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Número de publicaciónUS5427947 A
Tipo de publicaciónConcesión
Número de solicitudUS 08/036,764
Fecha de publicación27 Jun 1995
Fecha de presentación25 Mar 1993
Fecha de prioridad25 Mar 1993
TarifaCaducada
También publicado comoUS5584904
Número de publicación036764, 08036764, US 5427947 A, US 5427947A, US-A-5427947, US5427947 A, US5427947A
InventoresDavid E. Dalos
Cesionario originalDalos; David E.
Exportar citaBiBTeX, EndNote, RefMan
Enlaces externos: USPTO, Cesión de USPTO, Espacenet
Environmental chamber and method for composting solid waste
US 5427947 A
Resumen
A rotatable environmental chamber for reducing solid waste includes a cylindrical container having front and rear end caps, seal bearings and support plates for journaling the container each having a central opening. The seal bearings are pinned to the end caps and fit into counterbores in the support plates. Pipes in communication with the inside of the container are connected to holes in the front end cap and seal bearing. Holes in the front support plate are aligned with recessed areas in the seal bearing. Liquids and/or a gas can be introduced through the front support plate and seal bearing to the container through the pipes as the container rotates. Variable pitch vanes inside the container are used to mix and direct the flow of waste. Isolation valves are used to seal the container. The environmental chamber may be used in a process for anaerobic and aerobic decomposition of organic materials and for reducing plastic and metals to other compounds.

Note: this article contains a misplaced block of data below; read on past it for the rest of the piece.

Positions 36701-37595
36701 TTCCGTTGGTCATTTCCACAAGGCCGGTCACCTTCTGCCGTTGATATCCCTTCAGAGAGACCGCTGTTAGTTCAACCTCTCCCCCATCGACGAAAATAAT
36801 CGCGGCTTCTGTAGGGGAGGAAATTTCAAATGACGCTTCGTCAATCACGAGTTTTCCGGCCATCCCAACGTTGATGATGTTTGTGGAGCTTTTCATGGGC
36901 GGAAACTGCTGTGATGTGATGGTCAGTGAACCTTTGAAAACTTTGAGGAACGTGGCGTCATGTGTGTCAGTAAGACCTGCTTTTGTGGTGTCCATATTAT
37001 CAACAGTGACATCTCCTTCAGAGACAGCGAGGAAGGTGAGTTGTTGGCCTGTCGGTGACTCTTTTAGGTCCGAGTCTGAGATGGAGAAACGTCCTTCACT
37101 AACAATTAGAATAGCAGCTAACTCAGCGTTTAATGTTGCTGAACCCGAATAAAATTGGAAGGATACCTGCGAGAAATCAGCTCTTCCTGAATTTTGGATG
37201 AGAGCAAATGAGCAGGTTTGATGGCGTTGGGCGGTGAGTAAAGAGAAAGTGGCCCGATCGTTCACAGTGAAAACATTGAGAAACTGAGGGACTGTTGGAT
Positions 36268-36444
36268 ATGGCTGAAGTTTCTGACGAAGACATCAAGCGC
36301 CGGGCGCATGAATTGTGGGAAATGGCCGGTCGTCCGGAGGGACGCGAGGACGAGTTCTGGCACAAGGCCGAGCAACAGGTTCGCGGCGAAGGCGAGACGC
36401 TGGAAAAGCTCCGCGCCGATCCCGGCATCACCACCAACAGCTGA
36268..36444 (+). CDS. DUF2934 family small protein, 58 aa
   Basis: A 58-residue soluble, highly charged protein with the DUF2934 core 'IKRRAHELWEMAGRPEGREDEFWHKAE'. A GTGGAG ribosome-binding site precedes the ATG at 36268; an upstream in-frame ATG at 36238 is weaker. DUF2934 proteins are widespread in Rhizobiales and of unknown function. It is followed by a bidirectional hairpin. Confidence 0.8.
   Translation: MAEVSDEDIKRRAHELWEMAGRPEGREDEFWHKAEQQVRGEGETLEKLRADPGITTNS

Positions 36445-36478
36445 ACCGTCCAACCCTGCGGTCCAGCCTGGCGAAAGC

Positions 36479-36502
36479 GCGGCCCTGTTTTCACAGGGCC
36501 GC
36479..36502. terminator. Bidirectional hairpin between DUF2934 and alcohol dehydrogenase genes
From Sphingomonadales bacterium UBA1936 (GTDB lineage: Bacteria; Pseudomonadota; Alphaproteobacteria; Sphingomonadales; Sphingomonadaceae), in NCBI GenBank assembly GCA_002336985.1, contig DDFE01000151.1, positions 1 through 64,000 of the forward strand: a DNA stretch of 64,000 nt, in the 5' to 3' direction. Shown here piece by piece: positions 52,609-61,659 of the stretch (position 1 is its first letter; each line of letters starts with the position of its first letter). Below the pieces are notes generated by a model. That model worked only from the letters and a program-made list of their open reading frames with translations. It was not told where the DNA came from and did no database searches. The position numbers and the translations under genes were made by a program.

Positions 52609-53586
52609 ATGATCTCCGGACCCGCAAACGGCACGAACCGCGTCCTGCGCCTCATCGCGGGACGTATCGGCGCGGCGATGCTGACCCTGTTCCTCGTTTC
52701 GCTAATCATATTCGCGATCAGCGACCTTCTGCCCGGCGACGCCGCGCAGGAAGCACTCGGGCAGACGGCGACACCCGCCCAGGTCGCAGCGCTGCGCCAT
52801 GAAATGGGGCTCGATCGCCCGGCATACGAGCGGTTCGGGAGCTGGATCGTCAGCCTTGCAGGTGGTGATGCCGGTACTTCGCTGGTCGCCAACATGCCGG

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Reclamaciones(22)
What is claimed is:
1. An apparatus comprising:
(a) a cylindrical container mounted for rotation about a horizontally disposed longitudinal axis, said cylindrical container having a side wall, a front inlet end and a rear outlet end;
(b) rotary seal means affixed to said front inlet end for sealing the interior of said cylindrical container from the ambient, said rotary seal means comprising pipe means having a first opening at one end and a plurality of second openings in fluid communication through said side wall of said cylindrical container at longitudinal spaces for introducing and extracting fluids, and further comprising an annular disc having first and second major surfaces and a cylindrical outer diameter, said first major surface having a plurality of arcuate channels formed inwardly therein, each such channel being separated from an adjacent channel by an intermediate wall member, certain channels including a bore extending through said second major surface for receiving said first opening of said pipe means, wherein fluid communication is achieved through said arcuate channels and said bore to said pipe means and the interior of said cylindrical container as said cylindrical container continues to rotate; and